We talked about our mutual affinity for family bonding and European travel — and about the high standards we have for happily ever after because of the examples set by our respective parents. Jeff spoke candidly about not wanting to settle, and I found myself appreciating the subject, something that’s (understandably) off limits with Jay because he’s so young. Younger, in fact, than he first led me to believe.

Just before date number two, Jay admitted that he’s not really 25, he’s 21. I was floored. Partly because he exudes more maturity than his thirtysomething peers, mostly because, well, I think that officially makes me a cougar. How can I spend time with a guy who’s just graduated from college when I’m in the second half of my thirties?

But then, I think about my first two boyfriends. They were 16 years older and I was Jay’s age when I dated them. I would’ve missed out on two great, life changing experiences had they dismissed me because of my age. It’s what connects two people that matters, not the years between them — as both Jeff and Jay have reminded me.

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October 27th, 2010 — 4:30pm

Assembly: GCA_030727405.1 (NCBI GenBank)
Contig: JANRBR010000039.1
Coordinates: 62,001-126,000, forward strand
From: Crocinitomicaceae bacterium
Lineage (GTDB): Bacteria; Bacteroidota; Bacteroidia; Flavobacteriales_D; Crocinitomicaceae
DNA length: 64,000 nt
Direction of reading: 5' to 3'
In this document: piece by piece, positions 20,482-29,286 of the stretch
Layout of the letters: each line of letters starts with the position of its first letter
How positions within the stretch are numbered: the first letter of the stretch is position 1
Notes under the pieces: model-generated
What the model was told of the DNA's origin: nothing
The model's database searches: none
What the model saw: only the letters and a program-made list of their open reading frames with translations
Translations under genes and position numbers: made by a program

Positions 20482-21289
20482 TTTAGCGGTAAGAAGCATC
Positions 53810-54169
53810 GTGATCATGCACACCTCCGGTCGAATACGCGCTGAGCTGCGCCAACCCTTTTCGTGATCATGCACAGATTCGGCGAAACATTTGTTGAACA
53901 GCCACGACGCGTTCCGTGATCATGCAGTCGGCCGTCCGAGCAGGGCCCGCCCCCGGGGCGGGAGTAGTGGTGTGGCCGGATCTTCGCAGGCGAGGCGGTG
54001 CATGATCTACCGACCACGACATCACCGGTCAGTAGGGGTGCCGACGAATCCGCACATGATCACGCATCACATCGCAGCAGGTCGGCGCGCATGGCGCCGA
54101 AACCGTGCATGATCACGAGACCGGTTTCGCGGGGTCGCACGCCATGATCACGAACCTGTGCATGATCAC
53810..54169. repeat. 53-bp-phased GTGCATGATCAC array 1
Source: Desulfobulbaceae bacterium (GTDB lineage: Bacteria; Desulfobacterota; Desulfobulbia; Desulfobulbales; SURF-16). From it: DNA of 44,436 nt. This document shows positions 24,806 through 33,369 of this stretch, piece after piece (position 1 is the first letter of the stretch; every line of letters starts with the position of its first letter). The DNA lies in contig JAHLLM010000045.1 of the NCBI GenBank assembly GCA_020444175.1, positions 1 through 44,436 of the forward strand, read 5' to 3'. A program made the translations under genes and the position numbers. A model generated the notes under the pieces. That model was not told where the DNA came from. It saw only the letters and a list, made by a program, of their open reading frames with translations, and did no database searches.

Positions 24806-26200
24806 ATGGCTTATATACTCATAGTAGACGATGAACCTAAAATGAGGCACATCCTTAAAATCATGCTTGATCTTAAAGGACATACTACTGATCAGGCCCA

Actress Billie Burke once said age is something that doesn’t matter unless you’re a cheese. Two recent dates reminded me how true this is when it comes to romance.

I’ve always been pretty liberal-minded when it comes to May-December romances — an inevitable consequence of being raised by parents with a 25-year spread (Dad was older). Which is why I was intrigued to be on the receiving end of twentysomething bachelor Jay’s attentions.

TGI Friday’s: Jay and I met here. Don’t laugh.

We met at TGI Friday’s. Though this isn’t a usual hotspot for me, there’s something to be said for cheap happy hour specials in an unpretentious setting.

Jay and I fell into easy conversation, talking about life and work. He admitted to feeling increasing pressure on the job to be an “a–hole,” and I couldn’t help thinking how that could also apply to after work behavior in the Big Apple. He spoke with a refreshing candor, and proceeded to call me the next day so we could make plans.

Over a delicious dinner at the South Street Seaport, I thanked Jay for getting in touch right away.

“Why wouldn’t I?” he asked with genuine curiosity.

“You’ll find the longer you’re single in New York, the more deliberation and waiting there seems to be about when to follow up after meeting someone,” I said, feeling how jaded I sounded.

“That seems like a waste of time and energy,” he said.

Time and experience have yet to temper Jay’s directness, as he proved again when he admitted he’s not looking for anything serious. I appreciated his honesty, especially since it’s a far cry from the noncommittal thirty something bachelors populating New York’s dating scene.